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GoldMoney

GoldMoney

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GoldMoney Market Report - Week Ending 22nd November: 5:00pm

It has been a difficult week for the precious markets as gold dropped by 3.2% and silver by 3.9% which means that gold and silver are now back to price levels last seen in July and August respectively. Platinum and palladium also suffered price falls of 3.4% and 2.1% respectively.

GoldMoney's customers, who hold almost 21 tons of gold in storage worldwide, increased their trading activity by 14% compared to last week which continues a trend of steadily increasing trading levels over the last 4 weeks. The allocation of trading between the different metals remains stable with 56% allocated to gold. Customer trading in both gold and silver moved to a significant net buy compared with last week's net sell. However, general sentiment remained under pressure with the ratio of buyers to sellers falling to 0.98 from the previous week's 1.53.

GoldMoney's Head of Business Development Andrew McGowan said: 'Despite the fall in ratio of buyers to sellers, we've seen some significant buy trades this week which moved the overall net purchase of precious metal across all our customers to its highest USD value since August.'

Commenting on market mood, GoldMoney's Head of Research Alasdair Macleod said there is very little doubt that it has been an uncomfortable week for long-term gold investors and the consensus is uniformly bearish. The event of the week was the release of the FOMC minutes, but Alasdair says that of greater relevance is the threat to 'twist' that tapering implies: 'in other words yields on bonds might be free to rise relative to close-to-zero overnight rates. And if bond yields rise, that is bad for gold, or so the bears argue.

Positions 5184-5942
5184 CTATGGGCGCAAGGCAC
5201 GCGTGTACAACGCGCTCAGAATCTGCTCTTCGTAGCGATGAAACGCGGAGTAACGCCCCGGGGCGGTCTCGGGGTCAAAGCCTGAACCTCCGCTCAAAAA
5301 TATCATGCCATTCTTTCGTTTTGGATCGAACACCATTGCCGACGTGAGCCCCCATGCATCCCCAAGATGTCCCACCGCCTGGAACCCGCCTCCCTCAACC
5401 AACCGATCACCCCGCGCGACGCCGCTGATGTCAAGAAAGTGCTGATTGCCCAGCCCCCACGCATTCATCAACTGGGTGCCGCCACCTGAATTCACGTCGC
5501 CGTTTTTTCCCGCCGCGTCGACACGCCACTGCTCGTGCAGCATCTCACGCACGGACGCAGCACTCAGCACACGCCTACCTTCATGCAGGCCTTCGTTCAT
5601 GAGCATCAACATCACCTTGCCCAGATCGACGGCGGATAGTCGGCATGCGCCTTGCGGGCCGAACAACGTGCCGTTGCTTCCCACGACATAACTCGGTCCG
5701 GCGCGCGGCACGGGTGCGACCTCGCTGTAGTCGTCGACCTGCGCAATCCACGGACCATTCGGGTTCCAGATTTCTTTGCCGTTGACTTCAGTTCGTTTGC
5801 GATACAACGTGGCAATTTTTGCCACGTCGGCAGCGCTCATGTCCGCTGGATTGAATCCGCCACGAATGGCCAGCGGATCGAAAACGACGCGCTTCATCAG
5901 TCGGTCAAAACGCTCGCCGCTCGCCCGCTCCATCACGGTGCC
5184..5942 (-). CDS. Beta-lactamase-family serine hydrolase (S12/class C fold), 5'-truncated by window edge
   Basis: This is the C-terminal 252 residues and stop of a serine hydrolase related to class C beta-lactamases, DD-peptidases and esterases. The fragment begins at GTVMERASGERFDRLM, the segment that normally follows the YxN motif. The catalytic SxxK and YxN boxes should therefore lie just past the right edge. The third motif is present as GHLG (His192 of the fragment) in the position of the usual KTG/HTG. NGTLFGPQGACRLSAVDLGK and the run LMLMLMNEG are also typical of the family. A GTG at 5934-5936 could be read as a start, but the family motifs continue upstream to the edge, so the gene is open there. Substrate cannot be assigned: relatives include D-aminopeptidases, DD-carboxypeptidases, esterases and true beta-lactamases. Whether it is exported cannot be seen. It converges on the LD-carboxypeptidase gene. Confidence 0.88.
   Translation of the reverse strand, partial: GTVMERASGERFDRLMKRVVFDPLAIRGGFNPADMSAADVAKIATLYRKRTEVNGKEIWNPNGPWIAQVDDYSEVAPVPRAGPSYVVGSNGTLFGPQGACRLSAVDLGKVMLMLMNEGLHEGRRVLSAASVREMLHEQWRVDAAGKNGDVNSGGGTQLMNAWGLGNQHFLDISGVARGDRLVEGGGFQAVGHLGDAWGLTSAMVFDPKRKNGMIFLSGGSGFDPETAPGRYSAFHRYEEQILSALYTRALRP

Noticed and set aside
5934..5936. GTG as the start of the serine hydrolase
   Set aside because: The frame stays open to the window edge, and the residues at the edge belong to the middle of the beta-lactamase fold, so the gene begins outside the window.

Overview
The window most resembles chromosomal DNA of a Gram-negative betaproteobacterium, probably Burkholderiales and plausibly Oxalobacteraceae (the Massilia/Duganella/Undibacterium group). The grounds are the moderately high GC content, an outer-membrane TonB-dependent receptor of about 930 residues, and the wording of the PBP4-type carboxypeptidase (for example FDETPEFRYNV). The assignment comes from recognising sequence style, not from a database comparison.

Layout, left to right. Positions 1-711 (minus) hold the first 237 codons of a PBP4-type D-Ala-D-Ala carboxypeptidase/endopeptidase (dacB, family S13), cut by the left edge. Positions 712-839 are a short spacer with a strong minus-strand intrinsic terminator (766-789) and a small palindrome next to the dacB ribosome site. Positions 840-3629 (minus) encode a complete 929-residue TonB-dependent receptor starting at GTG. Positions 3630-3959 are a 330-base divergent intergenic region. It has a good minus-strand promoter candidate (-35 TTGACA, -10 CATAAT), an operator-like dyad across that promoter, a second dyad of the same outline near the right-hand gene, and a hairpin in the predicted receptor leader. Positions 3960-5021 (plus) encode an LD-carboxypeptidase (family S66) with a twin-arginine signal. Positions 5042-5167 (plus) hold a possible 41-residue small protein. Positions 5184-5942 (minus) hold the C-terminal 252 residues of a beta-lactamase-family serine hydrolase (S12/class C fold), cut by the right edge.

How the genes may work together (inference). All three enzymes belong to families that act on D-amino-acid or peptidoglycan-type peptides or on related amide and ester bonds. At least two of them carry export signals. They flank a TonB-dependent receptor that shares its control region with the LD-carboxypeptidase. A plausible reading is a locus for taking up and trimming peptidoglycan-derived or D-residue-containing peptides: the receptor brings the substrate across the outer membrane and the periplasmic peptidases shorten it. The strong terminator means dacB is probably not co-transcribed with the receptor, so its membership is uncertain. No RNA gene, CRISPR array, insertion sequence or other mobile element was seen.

'This simple logic is blind to two overriding facts: adjusted for the increase in fiat currency, gold is now at a discount of 34% to where it was pre-Lehman crisis, and things have if anything become far worse since then (see the chart below). Furthermore, we must be rapidly approaching the point where there is very little gold left in the West to supply the voracious Asian appetite. So both valuation and physical demand are totally ignored.

Gold Adjusted For US$ FMQ: July 2008 = 100

'There are many similarities between today's market sentiment and that of September 1999, when the gold price jumped 27% in just two weeks. The bullion banks were bearish with gold at $255. The consensus then was that it was going to go lower perhaps to $220, stock markets were hitting new highs with the dot-com boom, and price inflation was not a problem.

'The bear squeeze in September 1999 would have been more dramatic had the Bank of England and the Fed not used their still considerable bullion stocks to intervene and rescue the bullion banks from their short positions. If a similar bear squeeze develops today, it is unlikely the Western central banks will have enough gold available to control the market.'

 

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